Hair Salon Owner
Owning a hair salon means more than counting the cash in the till
at the end of the day. Besides having some business savvy, you also need
to understand the basics of hair care.
"In my experience, the majority of salons have owners who are also experienced
stylists," says Lori Wiebe. She is a stylist and a partner in a hair salon.
Jennie Bev, editor-in-chief of StyleCareer.com, agrees that the combination
is an important one.
"There are great distinctions between a hairdresser, who must possess technical
skills, and a business owner, whose entrepreneurial skills would determine
the growth of the business," she says.
"Ideally, a salon owner has what it takes to be able to distinguish excellent
hairdressers from mediocre ones. This means at least he or she must have working
knowledge of hairdressing, even though advancement is not necessary. This
skill is important in hiring the best people for the salon."
So if you want to own a salon, learn the hairstyling side of the business
first. Plan to spend approximately three years learning your craft and earning
But while there are training programs for hairstylists, nothing like that
exists for salon owners. So you'll have to combine your hairstyling training
with at least basic courses in accounting, small business management and marketing.
It's crucial that you write a business plan. Not only will this help you
get started, but it can also help keep you on course during the turbulent
first years. Be realistic in what you want to do and how long you're willing
to take to achieve your goals.
You can have an independent business or purchase a franchise. There are
some critical differences. One of those differences is cost.
For an independent salon, the investment can be a little or a lot. You
may choose to lease or buy a small shop, which can cost a lot. However, many
cities and towns allow home-based salons, which don't cost nearly as much
to get started. Either way, you'll need at least $3,000 to buy equipment
(i.e. chairs, sinks, mirrors, supplies, etc.).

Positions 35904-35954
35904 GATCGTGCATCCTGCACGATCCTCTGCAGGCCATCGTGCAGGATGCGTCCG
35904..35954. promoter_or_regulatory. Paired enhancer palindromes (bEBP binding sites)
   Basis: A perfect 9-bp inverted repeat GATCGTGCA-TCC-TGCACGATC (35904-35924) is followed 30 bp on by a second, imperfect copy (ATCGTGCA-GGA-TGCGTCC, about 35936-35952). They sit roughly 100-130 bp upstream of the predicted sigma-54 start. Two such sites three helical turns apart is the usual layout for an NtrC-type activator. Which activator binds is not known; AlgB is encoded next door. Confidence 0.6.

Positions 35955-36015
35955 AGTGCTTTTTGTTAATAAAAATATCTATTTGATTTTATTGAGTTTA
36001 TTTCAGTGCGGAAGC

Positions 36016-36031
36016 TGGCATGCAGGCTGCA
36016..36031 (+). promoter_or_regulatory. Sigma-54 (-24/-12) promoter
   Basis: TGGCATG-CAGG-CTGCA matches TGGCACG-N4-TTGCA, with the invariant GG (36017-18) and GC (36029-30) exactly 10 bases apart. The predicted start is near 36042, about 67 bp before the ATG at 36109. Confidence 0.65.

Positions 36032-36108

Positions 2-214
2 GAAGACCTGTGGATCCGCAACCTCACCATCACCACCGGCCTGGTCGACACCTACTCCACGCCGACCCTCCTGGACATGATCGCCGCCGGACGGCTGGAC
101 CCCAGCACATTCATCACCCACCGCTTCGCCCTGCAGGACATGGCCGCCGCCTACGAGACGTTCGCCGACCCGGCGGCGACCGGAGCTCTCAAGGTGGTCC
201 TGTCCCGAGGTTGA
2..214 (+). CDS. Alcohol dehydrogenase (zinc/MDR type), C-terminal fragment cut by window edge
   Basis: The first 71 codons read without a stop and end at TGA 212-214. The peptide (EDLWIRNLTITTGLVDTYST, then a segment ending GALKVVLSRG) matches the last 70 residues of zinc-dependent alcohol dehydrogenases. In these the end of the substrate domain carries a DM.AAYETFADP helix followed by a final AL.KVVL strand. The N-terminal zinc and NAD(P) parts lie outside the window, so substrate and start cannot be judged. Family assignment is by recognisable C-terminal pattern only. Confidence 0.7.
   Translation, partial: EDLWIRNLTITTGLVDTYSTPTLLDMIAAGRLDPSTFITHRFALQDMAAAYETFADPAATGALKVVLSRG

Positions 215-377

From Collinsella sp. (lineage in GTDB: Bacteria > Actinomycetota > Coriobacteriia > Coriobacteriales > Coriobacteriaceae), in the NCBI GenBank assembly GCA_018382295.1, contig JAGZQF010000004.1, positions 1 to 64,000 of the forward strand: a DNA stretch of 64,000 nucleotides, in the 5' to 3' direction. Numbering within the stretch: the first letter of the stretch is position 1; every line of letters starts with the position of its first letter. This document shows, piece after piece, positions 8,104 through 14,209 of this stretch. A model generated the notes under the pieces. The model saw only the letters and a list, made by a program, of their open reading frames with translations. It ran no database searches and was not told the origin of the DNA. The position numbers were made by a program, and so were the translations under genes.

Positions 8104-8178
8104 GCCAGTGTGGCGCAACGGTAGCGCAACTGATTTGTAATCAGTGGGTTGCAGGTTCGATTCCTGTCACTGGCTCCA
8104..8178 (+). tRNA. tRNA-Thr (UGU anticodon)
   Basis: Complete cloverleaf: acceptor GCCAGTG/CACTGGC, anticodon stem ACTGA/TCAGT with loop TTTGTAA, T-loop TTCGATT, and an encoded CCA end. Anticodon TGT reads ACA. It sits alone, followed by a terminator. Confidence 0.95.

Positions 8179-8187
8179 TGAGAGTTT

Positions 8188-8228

You must also consider the fees for registering a business name and any
business taxes that may apply.
"Sometimes it is best to start out cutting hair at a salon on a commission
basis," Wiebe says.
"You can build a clientele, which then with time will sustain all the costs
incurred with owning a business. As an owner who is also an experienced stylist,
you know you will at least be generating income from your own clientele."
If you choose the franchise route, the biggest downside can be cost. A
Regis franchise, for instance, would cost a minimum of $50,000. However, the
franchiser provides many things, such as signage, advertising, product purchasing
and decor. Another trade-off is the lack of flexibility to do your own thing.
"The primary difference between owning a franchised salon instead of an
independent salon is that you would need to follow the agreed terms and conditions
of the franchiser," Bev says.
"If you own your own independent salon, you're free to experiment. Freedom
is always an issue, but as a franchise salon owner, you'd get immediate recognition
and it's also easier to market services."
Franchises typically offer lower prices. On the flip side, privately owned
salons usually focus on quality and personal care and will spend much more
time with each client.
Franchises often have the cash that it takes to obtain prime retail mall
locations. However, independent salons tend to become a real part of the community
in which they are located.
Wiebe, although an independent owner, sees another advantage to the growth
of franchised hair salons.
"The spread of franchises is probably good for stylists as individuals.
It offers more options of places to work. Typically, franchises are opened
in busy shopping malls, so there is good walk-in traffic for a stylist to
gain experience and -- potentially -- clientele."
And without clients, your business doesn't stand a chance. So how do you
build your customer base?
"The best way is through satisfied clients' word of mouth," Bev says. "For
a neighborhood salon, you might want to get involved in the community to spread
the word about your new business."
"Hair salons are relationship businesses and nothing can replace word-of-mouth
advertising for hair services," agrees Wiebe.
"If you have good stylists and your salon is in a good location, you will
attract clients. If the stylists do good work and are able to connect with
clients, clientele will grow. There is no quick fix for drumming up business."
So if you have some talent with scissors, an entrepreneurial spirit, people
skills and an eagerness to learn, owning a hair salon may be right for you.
Just don't expect instant success.
"The first two years are probably the hardest, which explains why many
new salon owners close their doors," says Bev. "If you encounter hardships
during that period, don't blame anybody. Accept it as a challenge to conquer."
"Opening a hair salon takes a lot of time and patience to see it through
to being a thriving business," says Wiebe.
"If you do not enjoy being in the hair business, it will be very difficult
for you to make it through all of the challenges. You need to gain some experience
prior to opening a hair salon so you can understand the business and to find
out if you really want to be a part of it."
Regis Corporation Franchise Division
Get information about franchise opportunities in North America
Small Business Administration
Find out about the help that's available to get you started
Open You Own Salon
Back to Career Cluster
Learn what it takes to start your own business